• RF / analog / digital technologies for mixed-signal SoC, RF front end; analog, mixed-signal I/O, high voltage, imaging, MEMS, integrated sensors
• Process & material technologies, including advanced transistor process and architecture, modeling and reliability; alternate channel; advanced lithography, high-density patterning; SOI and III-V technologies, photonics, local interconnects and Cu/optical interconnect scaling
• Packaging technologies & System-in-Package (SiP), including through-silicon vias (TSVs), power & thermal management, inter-chip communication, 3D-system integration, as well as yield & test issues
• Photonics Technology & ‘Beyond CMOS’ devices

The Symposium on VLSI Circuits seeks original papers showcasing technical innovations and advances in the following areas:

• Digital circuits, processors and architectures, including circuits and techniques for standalone and embedded processors
• Memory circuits, architectures & interfaces for volatile and non-volatile memories, including emerging memory technologies
• Frequency generation and clock circuits for high-speed digital and mixed-signal applications
• Analog and mixed-signal circuits, including amplifiers, filters and data converters
• Wireline receivers & transmitters, including circuits for inter-chip and long-reach applications
• Wireless receivers & transmitters, including circuits for WAN, LAN, PAN, BAN, inter-chip and mm-wave applications
• Power conversion circuits, including battery management, voltage regulation, and energy harvesting
• Imagers, displays, sensors, VLSI circuits & systems for biomedical, healthcare and wearable applications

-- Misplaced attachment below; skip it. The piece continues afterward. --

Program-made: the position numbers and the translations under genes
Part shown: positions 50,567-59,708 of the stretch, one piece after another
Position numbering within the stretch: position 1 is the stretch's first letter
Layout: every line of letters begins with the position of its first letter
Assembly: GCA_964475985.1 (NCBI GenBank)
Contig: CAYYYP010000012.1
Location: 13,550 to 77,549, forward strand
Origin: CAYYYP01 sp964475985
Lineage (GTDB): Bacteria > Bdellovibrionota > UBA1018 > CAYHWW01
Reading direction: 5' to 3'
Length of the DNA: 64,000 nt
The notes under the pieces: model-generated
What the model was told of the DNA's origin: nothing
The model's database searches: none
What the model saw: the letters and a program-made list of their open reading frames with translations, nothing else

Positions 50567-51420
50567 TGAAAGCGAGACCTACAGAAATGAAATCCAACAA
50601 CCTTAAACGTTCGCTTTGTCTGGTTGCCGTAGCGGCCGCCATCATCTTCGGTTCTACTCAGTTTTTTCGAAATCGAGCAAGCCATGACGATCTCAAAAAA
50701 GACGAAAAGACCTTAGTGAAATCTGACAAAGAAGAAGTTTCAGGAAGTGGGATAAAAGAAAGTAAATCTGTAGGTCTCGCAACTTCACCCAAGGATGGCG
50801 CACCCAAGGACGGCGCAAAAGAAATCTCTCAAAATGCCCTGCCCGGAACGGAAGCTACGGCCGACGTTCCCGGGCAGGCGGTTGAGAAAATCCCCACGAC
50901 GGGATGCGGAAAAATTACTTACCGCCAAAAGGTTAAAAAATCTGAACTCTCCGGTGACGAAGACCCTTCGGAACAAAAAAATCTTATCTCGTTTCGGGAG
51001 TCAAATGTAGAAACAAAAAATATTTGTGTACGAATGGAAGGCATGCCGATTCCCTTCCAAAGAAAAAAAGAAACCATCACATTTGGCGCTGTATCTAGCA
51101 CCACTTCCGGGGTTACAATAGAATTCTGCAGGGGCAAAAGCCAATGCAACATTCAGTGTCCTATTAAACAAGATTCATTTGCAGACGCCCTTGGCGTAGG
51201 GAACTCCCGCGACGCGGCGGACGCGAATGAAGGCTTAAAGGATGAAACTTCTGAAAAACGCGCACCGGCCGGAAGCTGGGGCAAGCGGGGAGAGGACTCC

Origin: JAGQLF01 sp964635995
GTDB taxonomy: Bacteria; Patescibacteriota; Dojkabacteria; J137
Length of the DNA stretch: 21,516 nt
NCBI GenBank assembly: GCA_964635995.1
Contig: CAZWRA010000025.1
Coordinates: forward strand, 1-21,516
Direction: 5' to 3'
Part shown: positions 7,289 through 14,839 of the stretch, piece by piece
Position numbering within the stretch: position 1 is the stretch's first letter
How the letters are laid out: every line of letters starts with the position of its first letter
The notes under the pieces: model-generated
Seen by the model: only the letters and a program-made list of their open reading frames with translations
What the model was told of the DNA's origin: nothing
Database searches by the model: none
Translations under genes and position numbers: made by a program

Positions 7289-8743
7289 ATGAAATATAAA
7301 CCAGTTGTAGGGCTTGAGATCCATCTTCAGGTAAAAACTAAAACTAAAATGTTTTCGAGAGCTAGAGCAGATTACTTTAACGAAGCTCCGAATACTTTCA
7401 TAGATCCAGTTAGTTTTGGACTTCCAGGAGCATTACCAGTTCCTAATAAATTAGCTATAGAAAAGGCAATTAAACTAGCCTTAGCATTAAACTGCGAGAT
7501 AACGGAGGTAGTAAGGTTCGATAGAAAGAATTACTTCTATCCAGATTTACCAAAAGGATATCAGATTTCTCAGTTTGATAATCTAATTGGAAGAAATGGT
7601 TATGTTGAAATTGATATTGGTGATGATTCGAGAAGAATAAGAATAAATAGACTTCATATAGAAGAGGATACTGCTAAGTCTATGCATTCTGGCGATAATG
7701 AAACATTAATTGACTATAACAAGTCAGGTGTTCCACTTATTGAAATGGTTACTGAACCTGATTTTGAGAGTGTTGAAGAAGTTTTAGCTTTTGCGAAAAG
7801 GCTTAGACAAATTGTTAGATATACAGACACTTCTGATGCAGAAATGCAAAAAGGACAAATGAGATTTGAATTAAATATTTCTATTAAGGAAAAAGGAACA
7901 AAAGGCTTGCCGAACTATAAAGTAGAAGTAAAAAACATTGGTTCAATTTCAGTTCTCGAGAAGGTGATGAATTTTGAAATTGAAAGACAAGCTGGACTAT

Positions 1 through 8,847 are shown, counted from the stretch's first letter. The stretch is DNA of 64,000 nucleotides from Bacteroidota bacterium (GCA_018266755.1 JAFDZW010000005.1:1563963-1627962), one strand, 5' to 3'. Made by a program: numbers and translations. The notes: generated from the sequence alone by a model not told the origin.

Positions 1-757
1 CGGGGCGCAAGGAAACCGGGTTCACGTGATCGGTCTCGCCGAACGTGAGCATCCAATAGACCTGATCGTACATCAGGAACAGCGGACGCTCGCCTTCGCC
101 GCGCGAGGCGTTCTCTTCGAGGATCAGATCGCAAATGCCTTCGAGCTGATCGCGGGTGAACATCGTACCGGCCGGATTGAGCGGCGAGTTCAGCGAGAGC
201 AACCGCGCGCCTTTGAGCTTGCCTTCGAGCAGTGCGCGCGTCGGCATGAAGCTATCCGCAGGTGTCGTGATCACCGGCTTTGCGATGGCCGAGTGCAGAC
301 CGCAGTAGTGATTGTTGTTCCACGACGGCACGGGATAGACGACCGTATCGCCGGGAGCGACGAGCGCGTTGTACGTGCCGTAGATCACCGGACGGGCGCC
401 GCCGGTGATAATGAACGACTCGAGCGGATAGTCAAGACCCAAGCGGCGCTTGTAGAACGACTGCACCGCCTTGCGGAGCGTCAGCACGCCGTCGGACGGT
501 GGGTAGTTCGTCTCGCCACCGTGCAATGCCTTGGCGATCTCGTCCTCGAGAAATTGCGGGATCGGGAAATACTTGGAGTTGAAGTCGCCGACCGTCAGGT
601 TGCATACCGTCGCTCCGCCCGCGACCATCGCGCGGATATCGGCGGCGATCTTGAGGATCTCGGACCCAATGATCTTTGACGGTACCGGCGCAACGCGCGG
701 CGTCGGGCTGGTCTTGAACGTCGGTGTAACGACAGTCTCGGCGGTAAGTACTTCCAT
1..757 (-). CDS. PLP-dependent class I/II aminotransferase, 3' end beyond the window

Joint Technology & Circuits focus sessions feature invited and contributed papers highlighting innovations and advances in the following areas of joint interest:

• IoT /ULP (Internet of Things / Ultra Low Power) devices: Advanced CMOS processes for ULP, design enablement, design for manufacturing, process/design co-optimization, on-die monitoring of variability and reliability
• New Computing: Artificial intelligence, ‘beyond von Neumann’ computing, machine learning, neuromorphic & in-memory / in-sensor computing
• 2D MOSFETs / New concepts for channel & gate materials: Graphene, MoS2, α-Si / poly-Si or flexible organic materials for ‘More than Moore’ devices
• Emerging memory technology & design: SRAM, DRAM, Flash, PCRAM, RRAM, and MRAM, Memristor, 3D Xpoint memory technologies
• Design in scaled technologies: scaling of digital, memory, analog and mixed-signal circuits in advanced CMOS processes
• 3D & heterogeneous integration: power and thermal management; inter-chip communications, SIP architectures and applications

Best Student Paper Award
Awards for best student paper at each Symposia are chosen based on the quality of the papers and presentations. The recipients will receive a monetary award, travel cost support and a certificate at the opening session of the 2018 Symposium. For a paper to be reviewed for this award, the author must be enrolled as a full-time student at the time of submission, must be the lead author and presenter of the paper, and must indicate on the web submission form that the paper is a student paper.

Sponsoring Organizations
The Symposium on VLSI Technology is sponsored by the IEEE Electron Devices Society and the Japan Society of Applied Physics, in cooperation with the IEEE Solid State Circuits Society.

The Symposium on VLSI Circuits is sponsored by the IEEE Solid State Circuits Society and the Japan Society of Applied Physics, in cooperation with the Institute of Electronics, Information and Communication Engineers and the IEEE Electron Devices Society.

Further Information, Registration and Official Call for Papers